I step out onto the patio and see Cassidy sitting on the ground leaning against the wall of the restaurant soaking up the sun. I join her, sliding down the wall and plopping onto the cement. Cassidy’s long toes wiggle in the sun, as if happy to be on parole from their tennis shoe prison. At 14, Cassidy is as tall as I am with size 10 feet; but her athletic frame has just recently begun to develop graceful, willowy curves. With her dark hair, eyes, and height she could easily pass for my daughter. I rest beside her for a moment, my eyes closed, my face raised to the sun. It is
nearly noon, and it is the warmest day thus far on our Camino. A fleeting thought of sun block occurs, but I quickly discard it. My hat should provide sufficient protection (I rationalize), and besides, the sun feels marvelous.
My light is suddenly cut off, and I open one eye to see my daughter towering above me, the sun creating a luminous halo around her head. She offers a hand to help me to me feet. Cassidy dons her socks and tennis shoes and we continue on our way to Santiago. We are within 12 kilometers, I think.
I can’t help but admire Mother Nature’s handiwork today; golden flowers dot the fields in bright patches, the trees bubble with delicate lavender blossoms, and a cluster of brilliant blue-violet iris yawns delicately toward the midday sun.
Although the next hour of walking is easy, the combination of the sun and my heavy lunch has made me drowsy; I long for a siesta. Apparently, I am
not alone in this sentiment because Madeleine and Cassidy have stopped at a
rest area and are eyeing a picnic table that two pilgrims are in the process of
vacating. It is idyllic; a lovely, secluded grassy spot complete with a babbling brook.
Cassidy quickly strips off her shoes again and dips her feet into the
water. Madeleine keeps her boots on, but rolls her pants up above her knees to soak in the sun. Lila and I settle in to opposite sides of the
picnic bench and relax; I place Lila’s backpack on top of the table, cover it
with my coat, then lean forward and rest my head on my crossed arms.
We watch the girls lay side-by-side on their backs on a large flat rock in the middle of the stream; they dangle their hands in the cool, flowing water and are asleep within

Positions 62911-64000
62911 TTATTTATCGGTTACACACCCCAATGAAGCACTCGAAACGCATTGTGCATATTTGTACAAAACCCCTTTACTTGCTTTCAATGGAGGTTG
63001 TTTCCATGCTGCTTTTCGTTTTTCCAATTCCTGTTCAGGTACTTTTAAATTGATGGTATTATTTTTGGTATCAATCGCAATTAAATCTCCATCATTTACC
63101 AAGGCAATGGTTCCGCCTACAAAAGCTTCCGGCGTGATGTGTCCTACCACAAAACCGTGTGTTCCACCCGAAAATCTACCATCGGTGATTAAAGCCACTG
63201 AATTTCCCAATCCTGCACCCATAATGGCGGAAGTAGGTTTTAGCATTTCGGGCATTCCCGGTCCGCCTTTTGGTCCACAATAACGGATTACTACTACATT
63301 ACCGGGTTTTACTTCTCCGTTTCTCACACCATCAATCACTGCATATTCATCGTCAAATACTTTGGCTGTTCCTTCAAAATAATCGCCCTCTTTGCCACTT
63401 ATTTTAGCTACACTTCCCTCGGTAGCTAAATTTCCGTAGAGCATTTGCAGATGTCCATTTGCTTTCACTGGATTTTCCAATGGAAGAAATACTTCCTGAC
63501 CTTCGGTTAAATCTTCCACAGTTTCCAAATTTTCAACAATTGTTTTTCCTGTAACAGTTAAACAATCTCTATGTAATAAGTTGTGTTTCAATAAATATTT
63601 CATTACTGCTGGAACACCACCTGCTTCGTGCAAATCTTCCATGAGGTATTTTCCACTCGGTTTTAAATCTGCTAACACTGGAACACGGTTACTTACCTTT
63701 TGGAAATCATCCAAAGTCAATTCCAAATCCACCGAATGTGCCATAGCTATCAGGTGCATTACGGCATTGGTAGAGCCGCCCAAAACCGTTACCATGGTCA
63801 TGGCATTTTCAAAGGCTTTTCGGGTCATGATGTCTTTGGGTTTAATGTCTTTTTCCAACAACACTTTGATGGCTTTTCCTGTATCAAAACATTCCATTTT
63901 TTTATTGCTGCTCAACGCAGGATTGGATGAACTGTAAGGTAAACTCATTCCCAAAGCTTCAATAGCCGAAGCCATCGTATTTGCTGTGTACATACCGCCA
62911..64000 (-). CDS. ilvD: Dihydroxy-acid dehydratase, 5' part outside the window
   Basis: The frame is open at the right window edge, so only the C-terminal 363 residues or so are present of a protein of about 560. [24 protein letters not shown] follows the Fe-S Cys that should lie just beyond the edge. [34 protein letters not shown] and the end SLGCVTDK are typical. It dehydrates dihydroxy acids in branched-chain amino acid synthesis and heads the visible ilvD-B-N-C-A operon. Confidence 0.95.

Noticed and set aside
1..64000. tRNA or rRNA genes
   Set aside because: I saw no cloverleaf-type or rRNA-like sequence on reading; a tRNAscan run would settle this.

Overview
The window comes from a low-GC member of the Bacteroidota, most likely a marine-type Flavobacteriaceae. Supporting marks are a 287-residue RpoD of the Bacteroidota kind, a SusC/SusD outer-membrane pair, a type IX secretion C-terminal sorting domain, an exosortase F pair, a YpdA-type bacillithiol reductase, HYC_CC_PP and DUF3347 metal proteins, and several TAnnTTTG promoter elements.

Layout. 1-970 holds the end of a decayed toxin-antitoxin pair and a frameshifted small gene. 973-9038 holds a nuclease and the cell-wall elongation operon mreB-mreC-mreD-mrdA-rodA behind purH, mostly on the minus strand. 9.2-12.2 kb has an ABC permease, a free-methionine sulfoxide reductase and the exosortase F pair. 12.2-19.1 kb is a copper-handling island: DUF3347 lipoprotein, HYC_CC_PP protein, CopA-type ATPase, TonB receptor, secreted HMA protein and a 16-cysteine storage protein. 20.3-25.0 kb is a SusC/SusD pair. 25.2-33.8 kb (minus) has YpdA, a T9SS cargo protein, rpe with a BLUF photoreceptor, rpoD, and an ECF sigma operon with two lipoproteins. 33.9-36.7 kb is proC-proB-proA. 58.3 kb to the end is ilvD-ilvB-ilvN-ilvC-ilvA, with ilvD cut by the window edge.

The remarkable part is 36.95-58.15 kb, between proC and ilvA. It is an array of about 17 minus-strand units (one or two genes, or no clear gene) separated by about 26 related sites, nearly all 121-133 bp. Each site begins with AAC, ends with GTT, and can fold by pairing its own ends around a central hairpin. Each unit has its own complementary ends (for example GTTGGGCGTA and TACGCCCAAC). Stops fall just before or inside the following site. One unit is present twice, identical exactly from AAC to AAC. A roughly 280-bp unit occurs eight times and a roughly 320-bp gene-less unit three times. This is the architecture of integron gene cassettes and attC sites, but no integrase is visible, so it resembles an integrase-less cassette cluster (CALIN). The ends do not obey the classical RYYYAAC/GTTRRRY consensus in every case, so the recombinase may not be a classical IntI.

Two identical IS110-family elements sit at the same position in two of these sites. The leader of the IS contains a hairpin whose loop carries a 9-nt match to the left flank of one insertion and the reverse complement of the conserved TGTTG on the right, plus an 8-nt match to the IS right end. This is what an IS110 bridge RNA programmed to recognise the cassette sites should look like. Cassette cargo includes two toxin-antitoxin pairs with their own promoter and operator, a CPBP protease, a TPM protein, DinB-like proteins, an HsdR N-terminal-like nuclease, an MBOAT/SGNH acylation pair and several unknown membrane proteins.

minutes. My own impulse to catnap mysteriously vanishes
as Lila and I begin talking. Ten solid days in her company and I have yet to be the slightest bit bored in her company. How is this possible? Yes, her interests are varied, her life-experiences broad and deep and (often) hilarious, and her stories are told with a self-deprecating humor and warmth. But she is also a wonderful listener; someone who has the patience to really listen to me sift through my (often voluminous) thoughts until I have discovered my point. This is a true gift to me, as often my verbal nature is something for which I feel compelled to apologize. She never hurries; she never interrupts; she always encourages me by remembering where I was before my thoughts went on a tangent. She allows me the time to draw the convoluted map of my reasoning, follows the connections and detours with equal patience, and – in letting my process run its course – helps me arrive at a deeper understanding of what I think and feel and believe. I am deeply appreciative of Lila, and the gift of time she has given me; would that I could always listen to others and be listened to myself as if there were naught but hours to fill.
As we sit together, watching our daughters snooze, it occurs to me that our Camino is almost over. And as much as I want to see Santiago, I do not want this to end – this perfect hour, this sweet peace, this precious companionship. We are quiet for a time,
soaking in the rustle of the breeze in the trees, the gurgle of the water, the
footsteps of the occasional pilgrim passing by.
Eventually, reluctantly, we surface from our reverie. The girls,
rested and newly energized from their siesta, head off to a nearby restaurant
to refill the water bottles. I follow them to visit the bathroom, and find the boisterous noise coming from inside the courtyard of the restaurant jarring, like an alarm clock tearing me away from a pleasant dream.
We resume our trek on a windy stretch of the pilgrim path; the rolling hills make for somewhat challenging walking, but Lila falls into step with my slow-but-steady pace. After a bit, she begins to speak of the xperience of her father’s passing.
Apparently, her father – a math professor – was very unwilling to
entertain any kind of sentiment or emotion as he grappled with his ultimately
fatal illness. Her sisters had, in vain, atempted to express to their father how they felt about him. He stopped them each in turn. The three sisters and their mother,
naturally, were very upset by this and supported each other by confiding what
they would wish to share with their father before his passing.